A presidential amnesty decree issued by Syrian President Bashar al Assad to mark the end of the Muslim holy month of Ramadan has many families anxiously waiting to see if their loved ones will benefit from the pardon. The amnesty does not include those with blood on their hands, and it is not clear how it will affect thousands of Syrians who have fled the country during a bitter civil war, which began in March 2011.
Thousands of Syrians have been waiting near an iconic bridge in Syria since a presidential amnesty was issued earlier this week, to see if their loved ones might be among those released as a result of the amnesty decree.
One young woman who had been waiting patiently to see her father, who she thinks is being held at the infamous Sednaya Prison, said she is seeking any tidbit of information about him.
She said that her father was taken prisoner nine years ago and all she wants to know is if he is being held or not, and if he is alive or dead.
Another young man waiting for his loved ones said his father was detained 11 years ago and transferred from one prison to another, then back again, and that his brother, a military officer, was detained nine years ago, and he wants to find out if they are alive.
Most of those being held were detained as part of a terrorism decree issued by the Syrian government in 2012. Judge Nizar Sadiqni, deputy minister of justice, explained to Syrian TV which alleged crimes committed by detainees are included in this week’s presidential amnesty.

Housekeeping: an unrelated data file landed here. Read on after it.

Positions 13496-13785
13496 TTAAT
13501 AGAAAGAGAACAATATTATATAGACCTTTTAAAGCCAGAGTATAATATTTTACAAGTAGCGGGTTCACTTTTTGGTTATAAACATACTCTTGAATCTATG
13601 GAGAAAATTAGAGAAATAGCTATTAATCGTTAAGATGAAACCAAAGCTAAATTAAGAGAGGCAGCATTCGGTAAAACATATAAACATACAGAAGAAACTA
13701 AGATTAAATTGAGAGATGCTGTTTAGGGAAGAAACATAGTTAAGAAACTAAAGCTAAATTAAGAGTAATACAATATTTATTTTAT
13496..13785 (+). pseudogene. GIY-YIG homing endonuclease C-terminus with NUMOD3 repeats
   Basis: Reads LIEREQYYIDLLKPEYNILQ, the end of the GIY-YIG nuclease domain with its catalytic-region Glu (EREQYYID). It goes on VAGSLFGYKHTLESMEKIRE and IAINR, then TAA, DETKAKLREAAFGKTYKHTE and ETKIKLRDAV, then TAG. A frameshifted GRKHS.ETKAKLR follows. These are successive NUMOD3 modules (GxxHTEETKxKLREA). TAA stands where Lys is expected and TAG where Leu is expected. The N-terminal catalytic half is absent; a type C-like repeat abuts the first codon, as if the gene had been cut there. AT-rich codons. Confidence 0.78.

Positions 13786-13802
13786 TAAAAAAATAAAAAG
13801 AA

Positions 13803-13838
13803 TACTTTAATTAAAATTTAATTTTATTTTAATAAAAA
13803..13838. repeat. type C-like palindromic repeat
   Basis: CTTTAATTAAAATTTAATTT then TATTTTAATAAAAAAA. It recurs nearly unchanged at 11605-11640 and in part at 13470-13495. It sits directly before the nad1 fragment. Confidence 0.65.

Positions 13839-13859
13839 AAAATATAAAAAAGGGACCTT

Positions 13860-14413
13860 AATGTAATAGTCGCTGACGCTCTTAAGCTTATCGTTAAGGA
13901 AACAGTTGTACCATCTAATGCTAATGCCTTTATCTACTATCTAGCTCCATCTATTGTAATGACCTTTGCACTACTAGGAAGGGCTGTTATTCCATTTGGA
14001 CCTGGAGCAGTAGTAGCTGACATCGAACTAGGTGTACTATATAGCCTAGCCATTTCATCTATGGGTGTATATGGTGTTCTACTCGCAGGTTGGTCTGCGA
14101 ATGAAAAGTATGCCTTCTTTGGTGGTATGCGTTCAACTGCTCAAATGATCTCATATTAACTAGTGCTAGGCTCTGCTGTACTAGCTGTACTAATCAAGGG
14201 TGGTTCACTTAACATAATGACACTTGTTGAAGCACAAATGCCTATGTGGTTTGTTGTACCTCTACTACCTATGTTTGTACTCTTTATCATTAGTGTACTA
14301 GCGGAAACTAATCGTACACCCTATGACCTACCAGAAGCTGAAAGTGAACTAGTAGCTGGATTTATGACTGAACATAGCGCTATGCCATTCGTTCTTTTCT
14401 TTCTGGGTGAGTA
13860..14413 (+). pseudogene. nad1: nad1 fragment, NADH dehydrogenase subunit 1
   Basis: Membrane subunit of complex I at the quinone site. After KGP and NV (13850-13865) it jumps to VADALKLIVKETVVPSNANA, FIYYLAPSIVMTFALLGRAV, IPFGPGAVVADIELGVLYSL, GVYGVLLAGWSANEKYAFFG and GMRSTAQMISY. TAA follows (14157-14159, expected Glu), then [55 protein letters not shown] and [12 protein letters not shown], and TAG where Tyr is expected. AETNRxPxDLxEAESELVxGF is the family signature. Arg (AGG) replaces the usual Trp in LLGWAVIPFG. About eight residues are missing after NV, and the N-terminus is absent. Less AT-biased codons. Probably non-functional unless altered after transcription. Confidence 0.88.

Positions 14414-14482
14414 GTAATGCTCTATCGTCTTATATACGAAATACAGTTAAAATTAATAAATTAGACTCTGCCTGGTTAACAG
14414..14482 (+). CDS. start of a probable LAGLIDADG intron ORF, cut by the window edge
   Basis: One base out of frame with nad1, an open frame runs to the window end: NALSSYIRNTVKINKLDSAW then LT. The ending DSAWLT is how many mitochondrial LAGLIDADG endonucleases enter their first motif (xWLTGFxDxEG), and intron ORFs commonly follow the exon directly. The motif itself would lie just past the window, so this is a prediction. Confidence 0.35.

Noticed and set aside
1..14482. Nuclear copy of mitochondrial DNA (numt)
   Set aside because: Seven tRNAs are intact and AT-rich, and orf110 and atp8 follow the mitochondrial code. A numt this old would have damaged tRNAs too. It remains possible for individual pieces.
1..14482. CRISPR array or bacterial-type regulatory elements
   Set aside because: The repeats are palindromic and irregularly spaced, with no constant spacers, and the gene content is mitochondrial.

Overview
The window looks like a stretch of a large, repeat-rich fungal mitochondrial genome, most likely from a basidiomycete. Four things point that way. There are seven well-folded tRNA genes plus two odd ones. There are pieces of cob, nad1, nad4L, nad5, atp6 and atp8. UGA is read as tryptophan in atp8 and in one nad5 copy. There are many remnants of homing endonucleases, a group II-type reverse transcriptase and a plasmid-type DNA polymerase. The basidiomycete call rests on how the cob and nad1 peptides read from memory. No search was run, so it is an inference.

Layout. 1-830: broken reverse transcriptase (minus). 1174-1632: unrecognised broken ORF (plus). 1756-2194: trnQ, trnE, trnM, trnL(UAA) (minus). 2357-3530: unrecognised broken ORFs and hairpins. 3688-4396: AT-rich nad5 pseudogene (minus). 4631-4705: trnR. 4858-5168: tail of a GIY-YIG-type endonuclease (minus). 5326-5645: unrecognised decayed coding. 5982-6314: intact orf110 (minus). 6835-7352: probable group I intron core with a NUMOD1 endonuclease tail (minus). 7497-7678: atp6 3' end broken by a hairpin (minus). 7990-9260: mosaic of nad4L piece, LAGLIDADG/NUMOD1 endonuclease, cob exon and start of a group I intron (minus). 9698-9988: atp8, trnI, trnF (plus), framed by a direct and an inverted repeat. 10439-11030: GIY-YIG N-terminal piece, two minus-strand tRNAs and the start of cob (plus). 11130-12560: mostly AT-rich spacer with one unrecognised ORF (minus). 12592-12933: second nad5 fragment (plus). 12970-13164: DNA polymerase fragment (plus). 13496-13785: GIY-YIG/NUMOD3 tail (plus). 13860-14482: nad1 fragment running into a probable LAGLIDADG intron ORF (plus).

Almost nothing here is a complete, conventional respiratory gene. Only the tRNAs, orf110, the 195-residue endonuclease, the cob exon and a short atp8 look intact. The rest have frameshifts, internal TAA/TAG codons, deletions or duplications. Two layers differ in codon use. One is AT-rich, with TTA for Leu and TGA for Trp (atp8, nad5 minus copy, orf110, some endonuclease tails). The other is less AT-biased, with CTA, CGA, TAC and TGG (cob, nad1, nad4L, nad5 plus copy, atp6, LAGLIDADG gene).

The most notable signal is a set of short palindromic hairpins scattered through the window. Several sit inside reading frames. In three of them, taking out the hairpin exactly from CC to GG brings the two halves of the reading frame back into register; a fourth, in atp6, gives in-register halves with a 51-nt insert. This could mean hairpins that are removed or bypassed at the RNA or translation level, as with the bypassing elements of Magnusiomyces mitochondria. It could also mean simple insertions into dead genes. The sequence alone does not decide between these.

He said that crimes covered by the amnesty include any act which may have affected security in the country, caused fear or panic by the public, or damaged public infrastructure, no matter how it was done, and so long as no blood was spilled as a result of it (as per the terrorism law of 2012).
Khattar Abou Diab, who teaches political science at the University of Paris, told VOA that he thinks the Syrian president issued his amnesty decree in order to improve his government’s image abroad after a video appeared in Britain’s The Guardian newspaper showing a 2013 massacre of prisoners in the Damascus suburb of Tadamon.
He said the plight of the families waiting for loved ones at a Damascus bridge shows a clear lack of humanism by the Assad regime. He added that the Syrian government might have issued the amnesty because it is starting to feel isolated due to its support for Russian President Vladimir Putin in Ukraine and damage from video of a 2013 massacre.
The government move, he went on to say, doesn’t make a lot of sense, because it doesn’t appear to have resulted in the release of many prisoners or have revealed the fate of many of those who disappeared.
Syrian government military prosecutor Col. Mohammed Hossam told Syrian TV that he thinks the amnesty is needed because it puts in writing decisions to exonerate people that were made after many towns and cities in the country surrendered to government forces during the past several years and signed reconciliation agreements. Those agreements, he insists, need to be codified.
Syrian government analyst Ghassan Youssef also told Arab media he thinks that political reconciliations between various Arab governments such as Egypt, Saudi Arabia and the UAE with Turkey will probably result in Turkey reducing its support for many Syrian opposition groups and ultimately lessening tensions inside the country.